India does not boast corporate Internet giants like Amazon or Alibaba. Its nearly 1.4 billion people are more of a battle ground for Big Tech from the U.S. and China. Yet it too boasts a deep reservoir of engineering and entrepreneurial talent, much of it nurtured by experience in Silicon Valley, and it too has a fintech story that is poised to influence the world.
This is embodied in a combination of technological projects that collectively are known as the India Stack.
A “stack” comprises all the technologies required to operate an application: computer languages, architecture, libraries or lexicons, servers, user interfaces and experiences, and software – the apps themselves – and tools used by developers, such as APIs, which connect databases and software.
India’s government has led the creation of a tech stack for the entire country, from identity to payments to other services, that has made this country a fintech pioneer in its own way.
“There’s no other tech stack in the world that has a prefix with a country’s name,” says Sri Shivananda, PayPal’s CTO based in San Francisco, speaking at a recent virtual conference. “It’s a unique convergence of government, technology and regulatory frameworks.”
Beginnings: identity and payments
India’s fintech journey began in 2009 with the creation of two institutions under the premiership of Manmohan Singh. First was the National Payments Corporation of India, which took over the ATM networks to modernize retail payments and settlements. Second was the establishment of the Unique Identification Authority of India, spun out of the government’s economic planning commission, and the appointment of Nandan Nilekani as its chairman.
Nilekani was the co-founder of Infosys, the company that epitomized India’s first tech wave as a software services provider to multinational corporations (today is serves as its non-executive chairman). As chairman of UIDAI, he would oversee the creation of Aadhaar, the world’s biggest biometric identity database, and go on to become a key player in India’s second tech wave: its own digitalization.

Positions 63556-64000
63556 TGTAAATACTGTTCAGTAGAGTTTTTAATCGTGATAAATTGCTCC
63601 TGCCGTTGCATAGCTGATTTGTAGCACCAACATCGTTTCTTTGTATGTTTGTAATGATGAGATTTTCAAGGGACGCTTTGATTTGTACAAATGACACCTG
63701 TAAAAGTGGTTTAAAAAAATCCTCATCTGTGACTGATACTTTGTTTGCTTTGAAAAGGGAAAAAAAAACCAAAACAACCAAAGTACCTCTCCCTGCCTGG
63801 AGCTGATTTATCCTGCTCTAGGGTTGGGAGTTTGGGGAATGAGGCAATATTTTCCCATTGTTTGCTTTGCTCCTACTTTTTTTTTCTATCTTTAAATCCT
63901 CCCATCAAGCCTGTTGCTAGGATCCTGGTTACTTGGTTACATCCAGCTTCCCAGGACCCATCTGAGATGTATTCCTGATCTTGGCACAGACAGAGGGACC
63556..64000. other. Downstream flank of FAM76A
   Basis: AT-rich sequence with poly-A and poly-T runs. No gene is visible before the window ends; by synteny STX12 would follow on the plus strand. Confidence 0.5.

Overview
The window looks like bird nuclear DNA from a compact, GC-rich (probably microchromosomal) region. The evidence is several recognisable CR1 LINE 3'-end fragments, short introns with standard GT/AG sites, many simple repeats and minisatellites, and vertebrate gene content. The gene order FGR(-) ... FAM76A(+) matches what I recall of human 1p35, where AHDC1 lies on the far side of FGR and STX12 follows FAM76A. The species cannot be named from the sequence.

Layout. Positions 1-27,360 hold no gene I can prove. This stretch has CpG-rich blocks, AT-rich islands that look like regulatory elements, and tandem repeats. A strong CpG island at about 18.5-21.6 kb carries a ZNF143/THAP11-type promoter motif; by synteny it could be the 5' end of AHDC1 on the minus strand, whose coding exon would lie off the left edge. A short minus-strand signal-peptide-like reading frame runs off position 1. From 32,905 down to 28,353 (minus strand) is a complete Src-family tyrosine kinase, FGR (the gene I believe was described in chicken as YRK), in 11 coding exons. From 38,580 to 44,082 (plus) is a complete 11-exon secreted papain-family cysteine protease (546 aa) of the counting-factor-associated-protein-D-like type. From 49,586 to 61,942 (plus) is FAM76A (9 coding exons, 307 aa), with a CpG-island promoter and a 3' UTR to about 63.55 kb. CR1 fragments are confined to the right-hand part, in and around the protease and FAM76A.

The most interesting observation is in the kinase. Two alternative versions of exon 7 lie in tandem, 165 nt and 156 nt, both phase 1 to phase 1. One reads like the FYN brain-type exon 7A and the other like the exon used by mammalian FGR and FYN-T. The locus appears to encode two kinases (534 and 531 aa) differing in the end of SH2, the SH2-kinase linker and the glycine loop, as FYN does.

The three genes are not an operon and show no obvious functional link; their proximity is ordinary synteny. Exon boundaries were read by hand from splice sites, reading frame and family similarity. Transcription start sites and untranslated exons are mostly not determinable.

No other tech stack in the world has a prefix with a country’s nameSri Shivananda, PayPal
The India Stack is, in essence, the combining of NPCI’s projects for digital payments and Aadhaar’s identity and authentication prowess via APIs. “Aadhaar enabled digital payments and eKYC,” Nilekani said speaking at the Global Fintech Fest in July, 2020, organized by NPIC. “It has been instrumental to opening new accounts and enabling mobile connectivity.” There is now 1.26 billion Indians registered on the database, according to PwC.
Together these led to the first applications, such as direct benefit transfers by the government into peoples’ bank accounts, and allowing people to make payments with just their biometric Aadhaar identifier – a huge accomplishment in a country with so many people who lack conventional documents or proof of identity.
Payments projects under NPCI have proliferated, with services covering road tolls and domestic remittances. The main project is UPI, United Payments Interface, which allows people to transfer money via their mobile phones instantly with only biometric inputs. It began with person-to-person transfers, like a vast Venmo or HSBC PayMe, and then extended to person-to-merchant transactions; now its new Autopay feature will allow for people to make recurring payments.
UPI is controversial: it is not just infrastructure, it is a product. The central bank uses it for its own e-wallet (called BHIM), while an estimated 50 companies leverage UPI’s app for their own wallets. UPI has brought fees down to zero. This has put enormous pressure on the roughly 45 standalone digital wallet providers in the market, including market leader Paytm.